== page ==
Making a #Hashtag Out of Using Twitter

Before we go any further, I’d like to apologise for such a terrible pun…

Okay, now I’ve got that off my chest, we can start again. Twitter is a powerful tool for business, and using it wisely is really important. It could be quite easy to say the wrong thing and have a Frankie Boyle sized storm heading your way. Then again, you could go the other way and bore the living daylights out of your followers.

Sales tweet after sales tweet isn’t going to build a following. If anything, it’s going to lose you followers. Think about when you are approached by a sales person in a store: If they walked up to you and said ‘Buy this’, you’re response would likely be: ‘No’, ‘why should I?’ or something a little more colourful.

But if a sales person approaches you in a friendly, more personal way, maybe tells a joke or two, you will be far more likely to make a connection with the business and become a returning customer. If you feel that the business cares about you, you might give a little bit of love back.

There are some great examples of businesses that have made a great connection with their customer base through Twitter, and not all of them are the huge corporations. The two biggest examples of using Twitter in the right away are Innocent Drinks and Starbucks.

Check out this ridiculously cute Twitter pic from Innocent’s account. There’s no sales message, it’s all about engagement with their followers. And what could be more engaging than a cute animal pic? Altogether now… Awwwwwwww…

Starbucks are a huge brand, and they are extremely savvy with their social media. They call their employees ‘the Starbucks family’, and the way they have built their brand is to establish themselves as more than just a coffee shop, it’s a collective. And they make sure that their employees are made to feel like it’s more than just a job.

A really heartfelt example of this was seen recently, when Starbucks tweeted about Whitney Heichel, a Starbucks barista who was found murdered last Friday in Gresham, Oregon in the US. In between the fun tweets and coffee related tweets, it was nice to see them show that big corporations also have a conscience.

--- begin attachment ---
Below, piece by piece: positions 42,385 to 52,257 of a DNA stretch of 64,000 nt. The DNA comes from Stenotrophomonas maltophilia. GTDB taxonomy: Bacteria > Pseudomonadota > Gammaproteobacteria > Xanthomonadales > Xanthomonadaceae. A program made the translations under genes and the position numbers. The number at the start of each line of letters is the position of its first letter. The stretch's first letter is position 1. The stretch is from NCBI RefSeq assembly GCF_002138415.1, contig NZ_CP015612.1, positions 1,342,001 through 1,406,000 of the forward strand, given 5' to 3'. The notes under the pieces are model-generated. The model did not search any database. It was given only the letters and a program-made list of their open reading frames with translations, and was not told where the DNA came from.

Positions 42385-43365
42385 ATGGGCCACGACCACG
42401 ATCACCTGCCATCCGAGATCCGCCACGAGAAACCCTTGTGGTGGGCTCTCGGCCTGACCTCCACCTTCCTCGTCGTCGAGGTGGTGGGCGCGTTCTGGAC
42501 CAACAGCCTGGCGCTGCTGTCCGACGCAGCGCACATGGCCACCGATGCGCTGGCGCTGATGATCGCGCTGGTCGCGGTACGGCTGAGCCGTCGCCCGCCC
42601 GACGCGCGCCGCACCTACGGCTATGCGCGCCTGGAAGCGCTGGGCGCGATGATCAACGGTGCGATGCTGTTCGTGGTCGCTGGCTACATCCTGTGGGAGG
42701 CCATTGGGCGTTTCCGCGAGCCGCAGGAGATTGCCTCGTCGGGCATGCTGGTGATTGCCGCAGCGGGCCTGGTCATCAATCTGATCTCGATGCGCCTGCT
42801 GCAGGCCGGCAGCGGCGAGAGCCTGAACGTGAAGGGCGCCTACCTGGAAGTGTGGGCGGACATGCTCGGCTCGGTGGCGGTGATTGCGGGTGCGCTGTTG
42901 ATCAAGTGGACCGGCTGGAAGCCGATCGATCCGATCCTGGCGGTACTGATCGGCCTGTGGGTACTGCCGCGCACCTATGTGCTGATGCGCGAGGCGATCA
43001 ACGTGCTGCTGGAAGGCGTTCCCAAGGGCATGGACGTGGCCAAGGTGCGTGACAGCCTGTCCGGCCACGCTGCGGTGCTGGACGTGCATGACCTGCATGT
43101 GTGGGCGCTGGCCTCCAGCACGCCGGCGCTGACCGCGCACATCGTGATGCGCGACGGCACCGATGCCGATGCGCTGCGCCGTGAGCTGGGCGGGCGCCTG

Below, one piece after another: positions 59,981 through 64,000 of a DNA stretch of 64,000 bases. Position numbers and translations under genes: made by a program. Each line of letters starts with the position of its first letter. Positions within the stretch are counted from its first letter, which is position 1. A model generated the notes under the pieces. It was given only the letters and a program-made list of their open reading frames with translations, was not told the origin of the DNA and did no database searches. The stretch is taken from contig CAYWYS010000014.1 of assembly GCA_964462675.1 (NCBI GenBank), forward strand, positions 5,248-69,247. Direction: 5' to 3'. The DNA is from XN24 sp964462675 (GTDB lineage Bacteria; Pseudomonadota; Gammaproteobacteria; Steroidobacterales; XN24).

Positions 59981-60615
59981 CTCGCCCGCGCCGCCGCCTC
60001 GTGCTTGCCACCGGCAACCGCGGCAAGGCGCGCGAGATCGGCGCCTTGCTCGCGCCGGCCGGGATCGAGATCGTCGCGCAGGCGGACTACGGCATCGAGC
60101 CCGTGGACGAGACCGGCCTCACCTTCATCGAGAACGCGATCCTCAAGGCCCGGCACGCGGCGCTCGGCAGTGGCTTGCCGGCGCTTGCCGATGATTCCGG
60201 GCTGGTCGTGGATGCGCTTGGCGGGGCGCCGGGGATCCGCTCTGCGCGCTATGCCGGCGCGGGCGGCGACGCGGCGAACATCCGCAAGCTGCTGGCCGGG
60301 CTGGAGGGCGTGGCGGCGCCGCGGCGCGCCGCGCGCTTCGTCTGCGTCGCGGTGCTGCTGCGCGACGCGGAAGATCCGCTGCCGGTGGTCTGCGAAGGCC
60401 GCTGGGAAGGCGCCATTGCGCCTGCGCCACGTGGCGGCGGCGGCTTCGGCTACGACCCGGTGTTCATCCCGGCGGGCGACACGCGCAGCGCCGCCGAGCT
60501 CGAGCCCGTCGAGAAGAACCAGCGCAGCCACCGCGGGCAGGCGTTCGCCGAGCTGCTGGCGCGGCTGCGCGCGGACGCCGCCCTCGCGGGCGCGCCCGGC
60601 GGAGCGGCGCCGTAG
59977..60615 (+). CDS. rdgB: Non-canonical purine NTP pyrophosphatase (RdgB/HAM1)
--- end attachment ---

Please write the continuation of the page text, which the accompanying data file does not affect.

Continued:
It was inevitable that after revealing such nice examples of businesses who have used Twitter wisely, there would be examples of companies that have put the ‘twit’ in Twitter, and used the social networking site naively and caused a bit of a stir.

McDonalds and Waitrose, two giants of their fields, tried to incorporate the hashtag into their social media strategy, and connect with their wider audience. What happened next has split the online community in two: Some say there is no such thing as bad publicity; the other side says it was a PR disaster!

Either way, McDonalds’ #McDStories and Waitrose’s #WaitroseReasons  created a lot of fuss when their respective companies launched them. There were some very satirical comments, funny quips, spam (from the usual suspects), nonsensical comments and four letter outbursts galore from people all over the world. The media was quick to point and laugh, but the last laugh seems to be with the companies, who have proven that there’s no such thing as bad publicity. Whether you are a property developer, insurance company or educational institute, using hashtags can really benefit your business.

It’s an interesting debate to have. Who would like to start? Meet me at #GoodBadPublicity… Actually, don’t. Who knows what horrors I could be in for?

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